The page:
Wood Spurge
Euphorbia x martini 'Rudolph'

Family: Euphorbiaceae (yoo-for-bee-AY-see-ee) (Info)
Genus: Euphorbia (yoo-FOR-bee-uh) (Info)
Species: x martini
Cultivar: Rudolph
Additional cultivar information:(aka Waleuphrud) (PP17257, COPF)
Hybridized by Tristram
Registered or introduced: 2006
Synonym:Euphorbia x martinii
Synonym:Euphorbia amygdaloides x characias

Category:

Shrubs

Cactus and Succulents

Foliage Color:

Burgundy

Bloom Characteristics:

Unknown - Tell us

Water Requirements:

Average Water Needs; Water regularly; do not overwater

Where to Grow:

Suitable for growing in containers

Height:

12-18 in. (30-45 cm)

18-24 in. (45-60 cm)

Spacing:

24-36 in. (60-90 cm)

Hardiness:

USDA Zone 7a: to -17.7 C (0 F)

USDA Zone 7b: to -14.9 C (5 F)

USDA Zone 8a: to -12.2 C (10 F)

USDA Zone 8b: to -9.4 C (15 F)

USDA Zone 9a: to -6.6 C (20 F)

USDA Zone 9b: to -3.8 C (25 F)

USDA Zone 10a: to -1.1 C (30 F)

Sun Exposure:

Full Sun

Danger:

Parts of plant are poisonous if ingested

Bloom Color:

Green

Maroon (Purple-Brown)

Bloom Time:

Mid Spring

Foliage:

Grown for foliage

Evergreen

Other details:

Unknown - Tell us

Soil pH requirements:

6.1 to 6.5 (mildly acidic)

6.6 to 7.5 (neutral)

7.6 to 7.8 (mildly alkaline)

Patent Information:

Patented

Propagation Methods:

Unknown - Tell us

Seed Collecting:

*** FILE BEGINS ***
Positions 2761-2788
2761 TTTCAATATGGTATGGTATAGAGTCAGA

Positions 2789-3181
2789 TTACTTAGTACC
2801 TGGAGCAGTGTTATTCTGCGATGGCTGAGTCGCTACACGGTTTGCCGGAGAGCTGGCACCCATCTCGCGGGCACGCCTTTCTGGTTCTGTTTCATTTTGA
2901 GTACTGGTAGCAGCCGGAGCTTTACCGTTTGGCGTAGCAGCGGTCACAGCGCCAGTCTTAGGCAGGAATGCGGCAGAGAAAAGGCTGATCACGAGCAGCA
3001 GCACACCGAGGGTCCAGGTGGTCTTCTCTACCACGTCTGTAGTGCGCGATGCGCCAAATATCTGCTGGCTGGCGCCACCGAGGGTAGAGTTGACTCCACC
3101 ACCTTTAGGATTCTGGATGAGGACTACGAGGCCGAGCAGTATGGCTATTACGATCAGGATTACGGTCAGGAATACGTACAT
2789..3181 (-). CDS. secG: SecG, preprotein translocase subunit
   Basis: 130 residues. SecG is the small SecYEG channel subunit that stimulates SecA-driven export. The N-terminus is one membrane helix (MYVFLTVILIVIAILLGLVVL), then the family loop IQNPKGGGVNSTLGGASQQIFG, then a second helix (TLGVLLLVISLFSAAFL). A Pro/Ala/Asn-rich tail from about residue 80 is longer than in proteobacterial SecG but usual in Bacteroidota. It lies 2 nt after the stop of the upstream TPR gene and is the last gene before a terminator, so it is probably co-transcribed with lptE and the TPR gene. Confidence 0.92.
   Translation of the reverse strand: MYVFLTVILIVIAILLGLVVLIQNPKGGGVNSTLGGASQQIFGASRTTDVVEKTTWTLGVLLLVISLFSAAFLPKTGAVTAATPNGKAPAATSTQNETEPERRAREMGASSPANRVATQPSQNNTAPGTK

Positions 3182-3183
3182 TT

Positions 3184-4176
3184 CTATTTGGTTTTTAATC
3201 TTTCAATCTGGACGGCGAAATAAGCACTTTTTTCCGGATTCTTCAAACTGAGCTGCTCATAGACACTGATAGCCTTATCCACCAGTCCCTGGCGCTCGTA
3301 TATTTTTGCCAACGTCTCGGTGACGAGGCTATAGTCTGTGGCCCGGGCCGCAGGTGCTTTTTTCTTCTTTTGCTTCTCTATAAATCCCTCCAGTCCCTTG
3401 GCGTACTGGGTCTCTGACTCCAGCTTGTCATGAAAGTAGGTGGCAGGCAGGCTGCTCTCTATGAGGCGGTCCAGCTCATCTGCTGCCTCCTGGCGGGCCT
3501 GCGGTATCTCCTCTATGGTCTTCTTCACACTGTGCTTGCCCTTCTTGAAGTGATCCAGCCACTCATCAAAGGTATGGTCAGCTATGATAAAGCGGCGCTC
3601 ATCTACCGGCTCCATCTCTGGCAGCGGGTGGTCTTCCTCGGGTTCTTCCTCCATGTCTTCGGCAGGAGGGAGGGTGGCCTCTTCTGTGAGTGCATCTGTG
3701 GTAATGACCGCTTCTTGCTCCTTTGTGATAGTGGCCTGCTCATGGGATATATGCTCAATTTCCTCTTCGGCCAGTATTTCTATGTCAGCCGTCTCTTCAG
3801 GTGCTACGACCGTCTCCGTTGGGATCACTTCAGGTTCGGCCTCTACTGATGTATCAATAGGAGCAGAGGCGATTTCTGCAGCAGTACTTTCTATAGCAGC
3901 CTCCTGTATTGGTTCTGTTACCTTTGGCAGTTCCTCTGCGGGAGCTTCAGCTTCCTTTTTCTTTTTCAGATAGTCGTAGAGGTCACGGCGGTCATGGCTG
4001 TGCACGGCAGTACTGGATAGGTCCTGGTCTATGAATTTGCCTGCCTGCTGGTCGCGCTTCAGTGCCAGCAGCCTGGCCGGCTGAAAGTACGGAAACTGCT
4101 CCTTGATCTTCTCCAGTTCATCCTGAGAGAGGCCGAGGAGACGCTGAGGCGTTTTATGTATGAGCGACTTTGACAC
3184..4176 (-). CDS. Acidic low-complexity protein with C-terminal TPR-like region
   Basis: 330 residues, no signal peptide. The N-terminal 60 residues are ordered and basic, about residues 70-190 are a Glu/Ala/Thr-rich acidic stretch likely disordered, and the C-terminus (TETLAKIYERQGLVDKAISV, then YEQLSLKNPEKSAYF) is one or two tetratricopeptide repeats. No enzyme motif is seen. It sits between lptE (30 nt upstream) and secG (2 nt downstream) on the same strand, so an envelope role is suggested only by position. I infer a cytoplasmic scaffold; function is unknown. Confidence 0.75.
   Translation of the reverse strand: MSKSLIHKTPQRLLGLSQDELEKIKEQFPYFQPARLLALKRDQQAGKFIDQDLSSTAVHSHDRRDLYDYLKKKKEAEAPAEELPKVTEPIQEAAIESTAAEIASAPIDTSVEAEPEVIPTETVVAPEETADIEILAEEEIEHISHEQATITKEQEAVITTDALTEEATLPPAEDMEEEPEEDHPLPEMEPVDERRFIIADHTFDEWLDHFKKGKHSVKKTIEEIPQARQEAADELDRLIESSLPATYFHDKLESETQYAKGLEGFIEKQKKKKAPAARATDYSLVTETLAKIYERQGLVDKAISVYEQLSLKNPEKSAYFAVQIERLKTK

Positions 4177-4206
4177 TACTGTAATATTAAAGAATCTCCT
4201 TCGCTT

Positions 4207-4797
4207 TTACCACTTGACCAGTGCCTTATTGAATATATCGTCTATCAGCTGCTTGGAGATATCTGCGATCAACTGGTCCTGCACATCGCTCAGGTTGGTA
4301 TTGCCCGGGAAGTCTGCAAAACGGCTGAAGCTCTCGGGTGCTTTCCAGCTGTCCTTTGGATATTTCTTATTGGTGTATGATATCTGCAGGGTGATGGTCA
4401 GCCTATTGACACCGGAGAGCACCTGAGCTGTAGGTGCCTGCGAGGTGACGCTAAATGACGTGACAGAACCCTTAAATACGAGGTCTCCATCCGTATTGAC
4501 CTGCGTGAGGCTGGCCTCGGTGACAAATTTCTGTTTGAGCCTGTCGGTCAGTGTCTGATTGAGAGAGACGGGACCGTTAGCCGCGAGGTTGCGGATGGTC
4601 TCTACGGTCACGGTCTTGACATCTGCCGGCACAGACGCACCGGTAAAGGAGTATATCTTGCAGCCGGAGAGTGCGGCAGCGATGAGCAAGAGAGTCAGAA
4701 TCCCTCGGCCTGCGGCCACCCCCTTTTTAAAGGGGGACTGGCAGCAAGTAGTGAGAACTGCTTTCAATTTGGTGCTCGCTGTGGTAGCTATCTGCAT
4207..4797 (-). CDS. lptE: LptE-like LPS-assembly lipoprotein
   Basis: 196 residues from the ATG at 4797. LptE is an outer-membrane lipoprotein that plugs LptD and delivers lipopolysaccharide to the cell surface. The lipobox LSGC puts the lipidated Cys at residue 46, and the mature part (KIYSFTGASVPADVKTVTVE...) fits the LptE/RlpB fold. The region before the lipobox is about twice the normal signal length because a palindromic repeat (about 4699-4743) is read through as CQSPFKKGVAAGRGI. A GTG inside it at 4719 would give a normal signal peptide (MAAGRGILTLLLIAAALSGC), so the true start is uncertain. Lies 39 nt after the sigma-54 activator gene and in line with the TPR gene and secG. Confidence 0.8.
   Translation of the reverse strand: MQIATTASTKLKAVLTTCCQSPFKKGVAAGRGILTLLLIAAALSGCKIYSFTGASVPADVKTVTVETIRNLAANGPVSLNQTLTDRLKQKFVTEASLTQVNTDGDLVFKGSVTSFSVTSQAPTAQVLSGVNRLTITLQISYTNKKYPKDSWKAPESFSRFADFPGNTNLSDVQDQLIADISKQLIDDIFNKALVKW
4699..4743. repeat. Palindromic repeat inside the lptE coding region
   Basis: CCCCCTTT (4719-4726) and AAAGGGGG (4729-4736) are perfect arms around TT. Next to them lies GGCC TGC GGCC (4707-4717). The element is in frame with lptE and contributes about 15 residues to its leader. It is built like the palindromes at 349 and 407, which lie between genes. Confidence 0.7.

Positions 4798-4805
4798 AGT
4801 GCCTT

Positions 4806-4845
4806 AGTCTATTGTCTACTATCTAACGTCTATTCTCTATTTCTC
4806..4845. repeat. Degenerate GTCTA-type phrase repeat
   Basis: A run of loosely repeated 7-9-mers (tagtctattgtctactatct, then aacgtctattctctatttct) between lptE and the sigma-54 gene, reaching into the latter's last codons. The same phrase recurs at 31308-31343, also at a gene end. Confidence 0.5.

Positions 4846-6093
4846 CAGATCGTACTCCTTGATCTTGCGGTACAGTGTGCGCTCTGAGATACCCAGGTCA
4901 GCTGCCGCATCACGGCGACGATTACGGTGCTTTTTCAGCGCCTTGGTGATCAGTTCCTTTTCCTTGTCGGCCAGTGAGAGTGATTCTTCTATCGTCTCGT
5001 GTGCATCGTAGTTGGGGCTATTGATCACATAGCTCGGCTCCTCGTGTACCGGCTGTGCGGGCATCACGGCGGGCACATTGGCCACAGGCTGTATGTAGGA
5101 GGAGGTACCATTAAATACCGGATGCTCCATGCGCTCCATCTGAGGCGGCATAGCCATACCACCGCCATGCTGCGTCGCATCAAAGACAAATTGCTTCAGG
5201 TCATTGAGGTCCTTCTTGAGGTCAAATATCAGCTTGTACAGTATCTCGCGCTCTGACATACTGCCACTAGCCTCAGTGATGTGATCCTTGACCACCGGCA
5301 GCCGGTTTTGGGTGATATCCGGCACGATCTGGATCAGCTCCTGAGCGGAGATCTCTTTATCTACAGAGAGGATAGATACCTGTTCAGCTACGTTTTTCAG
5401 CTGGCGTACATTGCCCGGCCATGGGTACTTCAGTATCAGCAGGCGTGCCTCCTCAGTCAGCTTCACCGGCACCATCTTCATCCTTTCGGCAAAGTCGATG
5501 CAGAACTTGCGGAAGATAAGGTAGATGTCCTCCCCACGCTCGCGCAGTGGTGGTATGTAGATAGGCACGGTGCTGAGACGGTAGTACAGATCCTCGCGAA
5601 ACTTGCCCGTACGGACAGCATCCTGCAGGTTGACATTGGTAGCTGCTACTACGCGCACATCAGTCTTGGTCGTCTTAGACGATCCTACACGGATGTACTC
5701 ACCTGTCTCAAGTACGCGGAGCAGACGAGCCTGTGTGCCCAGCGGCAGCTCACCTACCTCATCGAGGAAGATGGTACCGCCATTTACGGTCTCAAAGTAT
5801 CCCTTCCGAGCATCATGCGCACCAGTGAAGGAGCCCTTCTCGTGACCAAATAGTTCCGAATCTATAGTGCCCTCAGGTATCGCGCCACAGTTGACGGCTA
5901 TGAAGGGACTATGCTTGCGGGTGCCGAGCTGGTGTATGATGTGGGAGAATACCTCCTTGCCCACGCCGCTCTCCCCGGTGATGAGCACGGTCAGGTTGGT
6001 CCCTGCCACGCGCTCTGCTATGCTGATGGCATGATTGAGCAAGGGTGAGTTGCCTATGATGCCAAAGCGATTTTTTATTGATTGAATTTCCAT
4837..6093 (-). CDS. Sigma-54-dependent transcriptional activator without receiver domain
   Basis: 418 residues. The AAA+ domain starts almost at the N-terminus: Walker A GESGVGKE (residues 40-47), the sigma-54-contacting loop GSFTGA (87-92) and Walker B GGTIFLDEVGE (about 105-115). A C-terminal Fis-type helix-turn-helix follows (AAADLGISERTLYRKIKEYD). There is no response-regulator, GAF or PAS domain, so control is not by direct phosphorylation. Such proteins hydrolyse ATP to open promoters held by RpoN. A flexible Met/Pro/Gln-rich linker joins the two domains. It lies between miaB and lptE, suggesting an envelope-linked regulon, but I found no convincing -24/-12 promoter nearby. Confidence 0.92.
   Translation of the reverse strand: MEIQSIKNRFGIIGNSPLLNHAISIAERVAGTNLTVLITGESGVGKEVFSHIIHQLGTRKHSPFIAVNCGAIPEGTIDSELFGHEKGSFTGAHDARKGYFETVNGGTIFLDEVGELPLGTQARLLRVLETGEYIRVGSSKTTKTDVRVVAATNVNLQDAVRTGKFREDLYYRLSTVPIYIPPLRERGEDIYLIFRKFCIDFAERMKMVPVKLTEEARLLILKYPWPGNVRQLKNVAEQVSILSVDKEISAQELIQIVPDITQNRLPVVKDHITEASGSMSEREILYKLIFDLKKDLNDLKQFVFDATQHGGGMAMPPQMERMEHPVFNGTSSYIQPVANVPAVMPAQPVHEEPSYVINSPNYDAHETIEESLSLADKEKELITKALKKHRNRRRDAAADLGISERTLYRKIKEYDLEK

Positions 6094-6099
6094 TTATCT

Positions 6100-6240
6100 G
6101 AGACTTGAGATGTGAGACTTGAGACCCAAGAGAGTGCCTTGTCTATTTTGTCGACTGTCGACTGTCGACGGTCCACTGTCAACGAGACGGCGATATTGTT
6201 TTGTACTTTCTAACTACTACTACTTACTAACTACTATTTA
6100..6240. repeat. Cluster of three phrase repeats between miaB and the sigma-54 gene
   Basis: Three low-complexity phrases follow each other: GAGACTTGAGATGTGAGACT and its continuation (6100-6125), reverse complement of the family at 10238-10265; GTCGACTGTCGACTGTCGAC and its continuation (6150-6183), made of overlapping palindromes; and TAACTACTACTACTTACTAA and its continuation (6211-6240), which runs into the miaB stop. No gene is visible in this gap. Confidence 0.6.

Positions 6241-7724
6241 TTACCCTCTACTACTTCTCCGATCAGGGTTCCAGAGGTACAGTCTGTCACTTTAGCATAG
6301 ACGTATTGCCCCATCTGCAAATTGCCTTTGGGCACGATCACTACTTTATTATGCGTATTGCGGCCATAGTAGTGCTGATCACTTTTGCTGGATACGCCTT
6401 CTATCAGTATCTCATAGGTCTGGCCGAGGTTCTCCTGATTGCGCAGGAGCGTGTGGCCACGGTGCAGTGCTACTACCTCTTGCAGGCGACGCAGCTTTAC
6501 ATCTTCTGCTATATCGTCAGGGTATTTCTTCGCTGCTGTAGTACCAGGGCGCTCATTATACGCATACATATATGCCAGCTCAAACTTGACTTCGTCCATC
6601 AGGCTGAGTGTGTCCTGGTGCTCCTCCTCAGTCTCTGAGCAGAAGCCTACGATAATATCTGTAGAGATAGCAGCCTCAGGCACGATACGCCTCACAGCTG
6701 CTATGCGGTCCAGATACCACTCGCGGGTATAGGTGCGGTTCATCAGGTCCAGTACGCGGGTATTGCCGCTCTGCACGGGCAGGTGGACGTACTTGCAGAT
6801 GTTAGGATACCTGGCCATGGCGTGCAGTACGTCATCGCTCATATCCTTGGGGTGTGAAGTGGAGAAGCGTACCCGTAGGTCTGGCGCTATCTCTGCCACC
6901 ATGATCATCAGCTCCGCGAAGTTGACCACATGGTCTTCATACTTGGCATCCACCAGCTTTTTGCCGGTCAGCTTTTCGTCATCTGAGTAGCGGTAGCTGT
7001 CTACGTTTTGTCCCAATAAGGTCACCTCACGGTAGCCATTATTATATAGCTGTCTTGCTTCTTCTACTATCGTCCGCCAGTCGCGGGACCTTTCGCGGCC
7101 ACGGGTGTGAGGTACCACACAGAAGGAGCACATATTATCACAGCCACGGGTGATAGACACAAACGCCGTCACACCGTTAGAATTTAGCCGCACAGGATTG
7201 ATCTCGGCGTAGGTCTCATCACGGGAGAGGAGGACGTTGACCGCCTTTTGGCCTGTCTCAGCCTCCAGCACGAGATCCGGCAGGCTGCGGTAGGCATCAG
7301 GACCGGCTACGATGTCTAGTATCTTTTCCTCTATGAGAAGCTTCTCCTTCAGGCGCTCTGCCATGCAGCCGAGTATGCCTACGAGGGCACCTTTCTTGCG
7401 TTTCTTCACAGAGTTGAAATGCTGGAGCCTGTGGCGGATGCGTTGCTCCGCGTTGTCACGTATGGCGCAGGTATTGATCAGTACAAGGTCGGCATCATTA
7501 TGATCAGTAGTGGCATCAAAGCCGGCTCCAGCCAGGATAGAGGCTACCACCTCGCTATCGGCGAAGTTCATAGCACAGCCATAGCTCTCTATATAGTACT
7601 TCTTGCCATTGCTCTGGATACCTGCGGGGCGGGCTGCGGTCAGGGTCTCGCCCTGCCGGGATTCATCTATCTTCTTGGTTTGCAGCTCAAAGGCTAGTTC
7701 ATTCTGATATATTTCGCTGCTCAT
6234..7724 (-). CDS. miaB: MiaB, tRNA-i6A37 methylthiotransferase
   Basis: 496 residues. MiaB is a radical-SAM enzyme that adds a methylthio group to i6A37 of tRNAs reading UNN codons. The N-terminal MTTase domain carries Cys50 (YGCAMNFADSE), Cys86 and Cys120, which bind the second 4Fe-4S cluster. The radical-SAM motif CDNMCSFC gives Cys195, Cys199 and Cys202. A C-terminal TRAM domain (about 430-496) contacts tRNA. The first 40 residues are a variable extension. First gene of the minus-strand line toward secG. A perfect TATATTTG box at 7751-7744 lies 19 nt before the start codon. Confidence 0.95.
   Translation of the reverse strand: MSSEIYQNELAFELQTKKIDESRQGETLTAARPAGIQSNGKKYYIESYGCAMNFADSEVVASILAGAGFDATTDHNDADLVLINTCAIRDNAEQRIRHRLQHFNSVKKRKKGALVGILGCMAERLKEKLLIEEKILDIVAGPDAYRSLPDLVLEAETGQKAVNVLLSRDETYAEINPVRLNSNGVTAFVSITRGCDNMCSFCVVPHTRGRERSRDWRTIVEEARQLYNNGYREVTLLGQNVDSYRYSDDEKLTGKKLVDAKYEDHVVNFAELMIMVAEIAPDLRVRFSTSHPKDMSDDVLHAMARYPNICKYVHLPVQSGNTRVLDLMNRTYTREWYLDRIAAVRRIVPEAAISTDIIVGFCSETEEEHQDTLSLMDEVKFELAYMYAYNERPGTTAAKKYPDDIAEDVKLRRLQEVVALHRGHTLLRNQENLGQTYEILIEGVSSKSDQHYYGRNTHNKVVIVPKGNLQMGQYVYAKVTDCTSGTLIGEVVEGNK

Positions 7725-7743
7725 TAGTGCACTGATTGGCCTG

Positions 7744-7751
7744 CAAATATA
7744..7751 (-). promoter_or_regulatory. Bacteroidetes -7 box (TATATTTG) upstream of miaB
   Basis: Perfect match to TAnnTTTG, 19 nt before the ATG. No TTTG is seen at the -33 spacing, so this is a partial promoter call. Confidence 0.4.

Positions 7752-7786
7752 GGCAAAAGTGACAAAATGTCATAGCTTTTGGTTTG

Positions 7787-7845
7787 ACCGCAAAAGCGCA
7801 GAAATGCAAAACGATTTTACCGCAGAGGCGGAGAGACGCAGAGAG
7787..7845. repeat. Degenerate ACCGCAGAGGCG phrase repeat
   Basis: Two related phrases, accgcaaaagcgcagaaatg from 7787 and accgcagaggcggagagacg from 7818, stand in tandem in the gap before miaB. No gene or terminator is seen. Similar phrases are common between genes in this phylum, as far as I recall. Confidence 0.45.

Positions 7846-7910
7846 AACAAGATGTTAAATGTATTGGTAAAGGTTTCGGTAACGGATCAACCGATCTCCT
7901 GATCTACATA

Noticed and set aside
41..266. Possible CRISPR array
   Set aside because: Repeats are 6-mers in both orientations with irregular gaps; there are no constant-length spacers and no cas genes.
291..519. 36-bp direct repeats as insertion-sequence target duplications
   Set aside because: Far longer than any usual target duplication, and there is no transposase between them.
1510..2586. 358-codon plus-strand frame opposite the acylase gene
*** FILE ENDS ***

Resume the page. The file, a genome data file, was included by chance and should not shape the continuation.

Unknown - Tell us

Regional

This plant has been said to grow in the following regions:

Brentwood, California

Castro Valley, California

Knights Landing, California

Walnut Creek, California

Decatur, Georgia

Silver Spring, Maryland

Albuquerque, New Mexico

Bray, Oklahoma

Portland, Oregon

Lansdowne, Pennsylvania

Norristown, Pennsylvania

Wynnewood, Pennsylvania

Lexington, Virginia

show all

Gardeners' Notes:

3
positives
0
neutrals
0
negatives
RatingContent
Positive

On Apr 19, 2010, spete from Marlow, OK (Zone 7b) wrote:

Planted last fall, this plant kept on through our horrible ice storm and 20 days with snow and ice on the ground. This spring, it provided a lovely display of its unique blooms. Can hardly wait to see how it changes through the season. I want more!

Positive

On Mar 3, 2006, sterhill from Atlanta, GA (Zone 7b) wrote:

I had heard that this plant is not long lived and this was true for me. I take cuttings every year after flowering and stick the cuttings in a pot. They root readily and are ready to be planted in a year. My plant lasted about three years and then just did not come back. Maybe I have a different variety but this looks like mine.

Positive

On Dec 28, 2005, palmbob from Acton, CA (Zone 8b) wrote:

Low growing shrub with brilliant green flowers in spring and red/maroon leaves ('noses') in winter